A cynic, or at least a skeptic, might point to the Twins’ encouraging 14-12 start with this “yeah, but”: they’ve largely feasted against teams that have struggled, and when they’ve played better teams the results haven’t been great.
The Twins have played 11 games against teams that currently have losing records (Kansas City, Oakland and Texas) and have gone 9-2 in those games. The Twins have also played 15 games against teams that currently have winning records (the White Sox, Tigers and Indians) and are 5-10 in those games.
Of course, at this point in the season those numbers have a certain chicken-egg quality to them. It stands to reason that those opponents would have losing records if so many of their early games were losses to the Twins; same goes for the teams that have winning records and have done better against the Twins. It doesn’t mean they are necessarily bad or good teams. Texas, after all, won 95 games last year. The Royals have played in two of the last three World Series.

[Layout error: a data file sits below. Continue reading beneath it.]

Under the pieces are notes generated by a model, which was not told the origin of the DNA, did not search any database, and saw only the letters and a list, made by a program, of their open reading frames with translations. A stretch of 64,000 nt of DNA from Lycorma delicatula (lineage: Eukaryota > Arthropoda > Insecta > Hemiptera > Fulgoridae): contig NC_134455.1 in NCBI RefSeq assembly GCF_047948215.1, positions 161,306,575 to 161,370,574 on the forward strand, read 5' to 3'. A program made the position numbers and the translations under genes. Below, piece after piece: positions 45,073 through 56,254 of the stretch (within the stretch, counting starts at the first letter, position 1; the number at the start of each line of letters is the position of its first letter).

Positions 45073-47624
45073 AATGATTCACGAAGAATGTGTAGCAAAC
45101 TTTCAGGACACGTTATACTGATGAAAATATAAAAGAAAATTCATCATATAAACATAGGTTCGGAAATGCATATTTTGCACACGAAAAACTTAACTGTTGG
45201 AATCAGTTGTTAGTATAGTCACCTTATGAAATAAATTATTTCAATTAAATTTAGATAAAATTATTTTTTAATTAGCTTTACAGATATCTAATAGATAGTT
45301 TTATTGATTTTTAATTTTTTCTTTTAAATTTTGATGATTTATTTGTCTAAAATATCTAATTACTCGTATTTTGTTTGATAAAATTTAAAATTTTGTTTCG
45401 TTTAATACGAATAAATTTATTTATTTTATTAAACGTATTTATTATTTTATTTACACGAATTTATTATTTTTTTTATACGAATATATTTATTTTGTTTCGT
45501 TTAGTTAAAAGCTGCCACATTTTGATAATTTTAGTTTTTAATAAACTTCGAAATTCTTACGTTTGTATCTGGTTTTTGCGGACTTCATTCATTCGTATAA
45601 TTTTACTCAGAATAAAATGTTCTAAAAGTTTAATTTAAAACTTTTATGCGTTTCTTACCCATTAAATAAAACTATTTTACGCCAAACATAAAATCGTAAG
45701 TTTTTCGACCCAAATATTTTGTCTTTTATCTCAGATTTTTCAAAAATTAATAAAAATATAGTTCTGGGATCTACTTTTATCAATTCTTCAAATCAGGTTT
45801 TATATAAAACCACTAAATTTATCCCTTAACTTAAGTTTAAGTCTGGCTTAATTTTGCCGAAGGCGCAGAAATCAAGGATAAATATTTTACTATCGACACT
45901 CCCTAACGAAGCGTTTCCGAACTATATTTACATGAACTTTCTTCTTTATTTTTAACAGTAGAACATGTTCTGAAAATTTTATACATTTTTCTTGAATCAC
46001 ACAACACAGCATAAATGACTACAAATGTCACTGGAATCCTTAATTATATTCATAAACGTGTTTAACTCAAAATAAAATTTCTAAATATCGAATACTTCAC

Still, the larger point more or less stands: the Twins have looked good against teams who have struggled and have struggled against teams that look good. That’s not to take anything away from their 14-12 start, particularly considering they’ve played more games against teams with winning records than losing records (and because you can only, of course, play the teams on your schedule).
That said, we might also start to get a better idea of just where the Twins stand over the course of the next two weeks. Not only is the bottom of their pitching rotation in flux, but also they are about to begin Friday night against Boston a stretch of 12 consecutive games against teams with winning records: the Red Sox, White Sox, Indians and Rockies.
Boston and Cleveland, in particular, figure to be AL pennant contenders and good tests for the Twins. Minnesota is already 0-3 against Cleveland this year.
If the Twins come out of this 12-game stretch (six at home, six on the road) looking good, it will be further evidence that they just might be better than we thought (and more than just a little better than last year). If not, the cynics/skeptics would be justified in warning us to be cautious with our optimism.